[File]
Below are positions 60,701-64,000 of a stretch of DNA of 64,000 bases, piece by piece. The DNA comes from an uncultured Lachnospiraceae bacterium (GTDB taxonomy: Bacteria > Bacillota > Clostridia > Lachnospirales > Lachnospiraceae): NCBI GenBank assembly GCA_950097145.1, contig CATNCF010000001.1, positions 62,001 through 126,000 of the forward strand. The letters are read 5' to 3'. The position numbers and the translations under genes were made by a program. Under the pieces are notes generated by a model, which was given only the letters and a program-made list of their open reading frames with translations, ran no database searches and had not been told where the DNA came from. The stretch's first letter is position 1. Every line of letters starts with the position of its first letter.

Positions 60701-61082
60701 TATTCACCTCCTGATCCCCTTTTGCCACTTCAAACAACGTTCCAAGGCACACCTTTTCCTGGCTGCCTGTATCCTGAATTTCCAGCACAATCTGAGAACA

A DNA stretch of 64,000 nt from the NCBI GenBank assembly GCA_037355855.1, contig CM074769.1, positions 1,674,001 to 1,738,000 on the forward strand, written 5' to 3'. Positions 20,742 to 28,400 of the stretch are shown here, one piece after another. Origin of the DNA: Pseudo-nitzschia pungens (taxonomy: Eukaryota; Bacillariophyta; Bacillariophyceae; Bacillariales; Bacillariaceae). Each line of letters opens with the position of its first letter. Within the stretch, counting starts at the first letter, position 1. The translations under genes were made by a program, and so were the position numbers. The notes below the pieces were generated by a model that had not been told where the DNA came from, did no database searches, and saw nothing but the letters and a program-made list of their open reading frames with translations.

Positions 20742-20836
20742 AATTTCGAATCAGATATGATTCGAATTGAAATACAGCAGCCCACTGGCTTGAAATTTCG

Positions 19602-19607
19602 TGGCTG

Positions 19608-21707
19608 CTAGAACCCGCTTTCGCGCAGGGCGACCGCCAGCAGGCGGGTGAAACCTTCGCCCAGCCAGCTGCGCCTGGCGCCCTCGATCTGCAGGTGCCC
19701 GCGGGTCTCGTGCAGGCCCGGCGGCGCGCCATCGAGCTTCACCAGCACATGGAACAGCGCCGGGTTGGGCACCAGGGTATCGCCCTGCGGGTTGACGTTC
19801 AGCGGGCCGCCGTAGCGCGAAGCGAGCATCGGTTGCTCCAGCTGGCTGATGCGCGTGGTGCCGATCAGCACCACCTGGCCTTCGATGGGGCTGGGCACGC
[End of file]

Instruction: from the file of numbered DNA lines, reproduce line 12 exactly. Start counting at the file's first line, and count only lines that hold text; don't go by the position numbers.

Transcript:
19801 AGCGGGCCGCCGTAGCGCGAAGCGAGCATCGGTTGCTCCAGCTGGCTGATGCGCGTGGTGCCGATCAGCACCACCTGGCCTTCGATGGGGCTGGGCACGC